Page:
Fees leave Scandanavians cold

April 21, 2000

Senior civil servants from all of Scandinavia's ministries of higher education are agreed that the time is not ripe for the introduction of university tuition fees in the region.

Gathered in Iceland for a conference on future higher education financing, the officials said that fees would only become a reality if governments failed to back financially the general target of educating 50 per cent of young people to degree level.

They were receptive, however, to ideas for new sources of income for the mainly state-supported Scandinavian universities.

They were particularly concerned about the difficulties in getting industry, a growing sponsor for academic research, to fund teaching as well.

Opposition to fees, in a debate triggered by invited experts from the Netherlands, the United Kingdom and Canada, centred on the view that they would make higher education more elitist.

Scandinavians, burdened by some of the highest income taxes in the world, generally expect free education for their children and are not believed to support tuition fees on top of their tax bill.

Some educationists warned universities against naivety. As fresh Canadian statistics prove, universities' income from tuition fees was likely to be deducted from public-sector grants.

Supporters of tuition fees felt Scandinavian parents were ready to pay for higher education since an investment in a university degree proves value for money in a lifetime perspective. Governments in Scandinavia stress the importance of education but are not believed to be able to fund endless expansion.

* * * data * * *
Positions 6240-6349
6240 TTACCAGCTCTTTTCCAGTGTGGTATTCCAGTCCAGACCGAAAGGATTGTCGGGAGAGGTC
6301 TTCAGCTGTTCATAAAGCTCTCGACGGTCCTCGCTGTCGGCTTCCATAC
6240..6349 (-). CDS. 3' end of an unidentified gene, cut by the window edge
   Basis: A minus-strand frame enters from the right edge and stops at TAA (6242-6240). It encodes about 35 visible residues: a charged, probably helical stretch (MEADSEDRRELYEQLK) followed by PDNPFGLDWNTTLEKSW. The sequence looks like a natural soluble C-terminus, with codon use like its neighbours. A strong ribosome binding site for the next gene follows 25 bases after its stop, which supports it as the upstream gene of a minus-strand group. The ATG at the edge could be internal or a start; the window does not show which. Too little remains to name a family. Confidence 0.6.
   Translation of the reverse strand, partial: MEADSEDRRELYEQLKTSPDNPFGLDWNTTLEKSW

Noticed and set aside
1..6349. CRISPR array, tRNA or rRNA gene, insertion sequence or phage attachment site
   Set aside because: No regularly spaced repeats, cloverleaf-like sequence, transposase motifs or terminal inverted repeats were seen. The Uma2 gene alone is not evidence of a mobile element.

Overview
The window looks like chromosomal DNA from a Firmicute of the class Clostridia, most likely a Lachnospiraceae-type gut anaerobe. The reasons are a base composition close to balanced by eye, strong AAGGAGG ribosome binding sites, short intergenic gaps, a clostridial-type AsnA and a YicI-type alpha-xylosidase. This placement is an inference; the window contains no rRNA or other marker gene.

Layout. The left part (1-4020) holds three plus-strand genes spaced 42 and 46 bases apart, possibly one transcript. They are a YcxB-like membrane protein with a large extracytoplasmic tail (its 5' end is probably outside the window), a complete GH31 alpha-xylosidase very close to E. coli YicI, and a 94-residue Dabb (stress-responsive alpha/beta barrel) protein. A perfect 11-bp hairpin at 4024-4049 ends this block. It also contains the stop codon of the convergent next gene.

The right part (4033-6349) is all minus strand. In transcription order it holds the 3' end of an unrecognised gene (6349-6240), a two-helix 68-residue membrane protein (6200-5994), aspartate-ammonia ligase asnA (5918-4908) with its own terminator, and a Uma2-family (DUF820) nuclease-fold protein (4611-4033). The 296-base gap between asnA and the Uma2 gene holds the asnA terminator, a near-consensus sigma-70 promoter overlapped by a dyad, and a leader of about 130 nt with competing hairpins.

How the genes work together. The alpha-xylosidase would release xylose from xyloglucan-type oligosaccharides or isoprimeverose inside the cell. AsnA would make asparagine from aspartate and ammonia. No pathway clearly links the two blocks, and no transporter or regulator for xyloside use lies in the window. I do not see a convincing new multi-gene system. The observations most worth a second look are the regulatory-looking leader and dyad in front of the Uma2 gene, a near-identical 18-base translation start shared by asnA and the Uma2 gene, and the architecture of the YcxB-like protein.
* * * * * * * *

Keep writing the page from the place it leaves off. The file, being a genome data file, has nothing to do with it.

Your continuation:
Tove Bull, vice-chancellor at Norway's University of Tromso, said: "In a few years institutions will themselves propose tuition fees."

Tuition fees already exist in Scandinavian universities, she said. Distance-learning students have paid fees for years - often following the same courses as non-paying students.

High on the officials' wish list was a stronger emphasis on universities' performance in deciding on funding allocations.

A study by Peter Maassen, of the Centre for Higher Education Policy Studies at the University of Twente, showed that Denmark was the only one out of seven European countries with a clear emphasis on output in their financing system for education.

Sweden and the Netherlands mix input and output as a basis for funding, while Flanders, France, Germany and the United Kingdom allocates money on input.

Sigrun Aasland, leader of the National Union of Students in Norway, argued for a shift in focus from institutions to students. Money should follow the student - and an institution seen by students as non-performing should have a hard time.

Behind her argument was the sombre revelation that 40 per cent of Norwegian students drop out in their first two study years.

Representatives felt that time was running out for thinking in strictly national terms about financing and planning.

On student mobility in and out of Scandinavia, local universities were seen to be at a disadvantage because of the language barriers.

"With English as the dominating academic language, Scandinavian language universities are bound to be losers on the export market," Professor Bull said.

The conference, which also drew senior civil servants from the Baltic States, the Council of Europe and the Organisation for Economic Cooperation and Development, was organised by the Nordic Council of Ministers.

Icelandic minister of education Bjorn Bjarnason was the host.

Subjects raised will be pursued by the Nordic ministers of education within the framework of the council of ministers.

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